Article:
Via USNI News:
The aircraft carriers USS Dwight D. Eisenhower (CVN 69), USS George H.W. Bush (CVN 77), USS Enterprise (CVN 65), USS Harry S. Truman (CVN 75), and USS Abraham Lincoln (CVN 72) are in port at Naval Station Norfolk, Va. US Navy Photo
The U.S. Navy will delay the refueling of the aircraft carrier USS Abraham Lincoln (CVN-72) for an unknown period because of the uncertain fiscal environment due to the ongoing legislative struggle, the service told Congress in a Friday message obtained by USNI News.
Lincoln was scheduled to be moved to Huntington Ingalls Industries’ (HII) Newport News Shipyard later this month to begin the 4-year refueling and complex overhaul (RCOH) of the ship.
“This delay is due to uncertainty in the Fiscal Year 2013 appropriations bill, both in the timing and funding level available for the first full year of the contract,” the message said.
“CVN-72 will remain at Norfolk Naval Base where the ships force personnel will continue to conduct routine maintenance until sufficient funding is received for the initial execution of the RCOH.” (continue reading, see images at USNI)
Related from Grim at BlackFive:
There are a couple of interesting questions about the Federal government's robust purchase of ammunition at a time when "a decade of war is ending." Here are two from Investors Business Daily:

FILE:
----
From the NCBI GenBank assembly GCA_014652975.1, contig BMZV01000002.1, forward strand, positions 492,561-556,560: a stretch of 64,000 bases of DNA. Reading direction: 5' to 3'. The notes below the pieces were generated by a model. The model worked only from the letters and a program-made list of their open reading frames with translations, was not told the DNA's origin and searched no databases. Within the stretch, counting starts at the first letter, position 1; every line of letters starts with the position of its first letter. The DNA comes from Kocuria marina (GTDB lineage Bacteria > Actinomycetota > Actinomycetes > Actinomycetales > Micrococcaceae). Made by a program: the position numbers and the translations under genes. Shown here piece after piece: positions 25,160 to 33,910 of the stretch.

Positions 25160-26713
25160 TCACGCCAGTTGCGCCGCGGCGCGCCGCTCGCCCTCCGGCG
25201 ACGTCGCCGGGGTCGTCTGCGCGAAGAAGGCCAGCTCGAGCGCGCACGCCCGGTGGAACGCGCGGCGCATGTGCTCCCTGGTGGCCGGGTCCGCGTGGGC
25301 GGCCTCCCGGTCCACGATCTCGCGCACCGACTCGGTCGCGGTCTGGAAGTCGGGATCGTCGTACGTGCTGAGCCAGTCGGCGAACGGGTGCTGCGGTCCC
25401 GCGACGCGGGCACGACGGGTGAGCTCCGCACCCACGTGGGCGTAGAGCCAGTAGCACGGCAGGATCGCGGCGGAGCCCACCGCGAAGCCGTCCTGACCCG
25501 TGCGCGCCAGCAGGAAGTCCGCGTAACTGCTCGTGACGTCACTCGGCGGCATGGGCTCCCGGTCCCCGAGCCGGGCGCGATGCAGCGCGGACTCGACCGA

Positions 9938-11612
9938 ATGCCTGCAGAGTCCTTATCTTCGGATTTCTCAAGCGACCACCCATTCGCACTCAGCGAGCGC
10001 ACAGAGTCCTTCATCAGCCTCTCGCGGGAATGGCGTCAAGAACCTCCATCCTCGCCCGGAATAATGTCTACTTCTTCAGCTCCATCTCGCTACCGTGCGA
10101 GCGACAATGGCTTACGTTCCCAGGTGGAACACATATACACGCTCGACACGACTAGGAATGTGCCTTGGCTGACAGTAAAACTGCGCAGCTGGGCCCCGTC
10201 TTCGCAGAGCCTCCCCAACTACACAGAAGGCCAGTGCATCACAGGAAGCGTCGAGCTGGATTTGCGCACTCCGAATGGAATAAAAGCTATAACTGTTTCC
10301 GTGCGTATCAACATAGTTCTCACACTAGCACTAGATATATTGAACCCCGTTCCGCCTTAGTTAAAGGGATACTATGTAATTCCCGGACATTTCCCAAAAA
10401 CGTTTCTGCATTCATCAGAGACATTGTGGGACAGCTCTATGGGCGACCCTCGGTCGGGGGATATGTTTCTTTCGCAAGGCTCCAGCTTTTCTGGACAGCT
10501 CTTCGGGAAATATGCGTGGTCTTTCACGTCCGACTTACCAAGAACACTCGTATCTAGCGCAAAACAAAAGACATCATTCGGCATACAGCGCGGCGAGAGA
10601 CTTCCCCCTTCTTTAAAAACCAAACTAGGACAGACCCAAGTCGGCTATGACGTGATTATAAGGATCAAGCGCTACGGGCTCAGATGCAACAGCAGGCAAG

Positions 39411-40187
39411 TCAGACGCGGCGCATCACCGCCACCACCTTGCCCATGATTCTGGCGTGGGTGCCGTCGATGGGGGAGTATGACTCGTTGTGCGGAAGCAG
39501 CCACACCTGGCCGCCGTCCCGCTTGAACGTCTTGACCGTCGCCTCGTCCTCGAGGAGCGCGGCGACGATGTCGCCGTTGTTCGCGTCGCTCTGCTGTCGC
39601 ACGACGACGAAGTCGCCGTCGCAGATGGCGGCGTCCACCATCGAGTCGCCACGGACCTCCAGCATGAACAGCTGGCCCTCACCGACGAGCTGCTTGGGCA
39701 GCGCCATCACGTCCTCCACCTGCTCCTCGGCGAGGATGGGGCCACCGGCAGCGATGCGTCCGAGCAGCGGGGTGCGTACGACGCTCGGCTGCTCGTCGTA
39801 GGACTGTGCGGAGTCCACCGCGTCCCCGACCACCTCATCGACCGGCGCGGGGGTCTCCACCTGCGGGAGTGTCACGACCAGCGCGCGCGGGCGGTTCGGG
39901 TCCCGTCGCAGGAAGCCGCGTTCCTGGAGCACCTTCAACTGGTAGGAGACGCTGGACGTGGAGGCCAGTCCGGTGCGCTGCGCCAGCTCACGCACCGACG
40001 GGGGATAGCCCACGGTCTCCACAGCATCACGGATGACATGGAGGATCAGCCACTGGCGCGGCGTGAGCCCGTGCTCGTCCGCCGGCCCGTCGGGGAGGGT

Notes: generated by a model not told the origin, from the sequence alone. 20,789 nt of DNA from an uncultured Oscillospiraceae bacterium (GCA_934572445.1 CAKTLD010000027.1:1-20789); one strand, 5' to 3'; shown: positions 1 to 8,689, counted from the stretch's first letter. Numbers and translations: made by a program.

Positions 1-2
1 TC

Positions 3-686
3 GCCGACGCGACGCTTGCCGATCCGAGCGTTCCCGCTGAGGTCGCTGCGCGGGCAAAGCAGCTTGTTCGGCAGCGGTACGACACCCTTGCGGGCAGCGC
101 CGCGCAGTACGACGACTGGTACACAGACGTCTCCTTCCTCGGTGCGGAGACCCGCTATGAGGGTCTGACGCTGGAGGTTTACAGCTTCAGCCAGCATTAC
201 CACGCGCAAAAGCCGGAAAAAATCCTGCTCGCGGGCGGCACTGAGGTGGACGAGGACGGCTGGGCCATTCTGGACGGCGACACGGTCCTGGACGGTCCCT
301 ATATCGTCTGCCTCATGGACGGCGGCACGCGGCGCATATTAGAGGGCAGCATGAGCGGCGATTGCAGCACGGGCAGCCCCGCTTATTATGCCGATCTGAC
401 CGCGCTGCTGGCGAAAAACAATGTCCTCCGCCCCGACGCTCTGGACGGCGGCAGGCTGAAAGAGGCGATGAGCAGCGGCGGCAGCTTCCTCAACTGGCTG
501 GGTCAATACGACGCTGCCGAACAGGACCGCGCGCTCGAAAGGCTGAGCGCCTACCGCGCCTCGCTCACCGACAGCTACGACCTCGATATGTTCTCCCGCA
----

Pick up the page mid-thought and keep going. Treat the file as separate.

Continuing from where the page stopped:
1) Other Federal agencies have offered some sort of explanation about their purchases, but DHS has bought 1.6 billion rounds without explaining why it needs that kind of stock. That's enough ammunition to cover the Iraq War outlays for 25 years (although not the right types: these are mostly handgun cartridges, and presumably not FMJ as there is no Geneva Conventions protecting civilians from expanding bullets).
2) Why did DHS illegally redact information from its purchasing orders of ammunition?
Here's one more question, from me: Currently the US Navy is slashing ship maintenance, and delaying the departure of the carrier group scheduled to support operations in Afghanistan. The US Army says that 78% of its brigades will be unsat for combat due to anticipated training cutbacks. Both services are engaged in fighting an actual war.
Is it too much to ask that we prioritize Naval ship maintenance and the training of Brigade Combat Teams over these ammunition purchases? We're actually going to use the brigades and the ships. Rarely does the TSA find itself called to shoot anyone, and the Border Patrol gets in trouble every time it discharges a weapon. (Continue reading at BlackFive and read comments)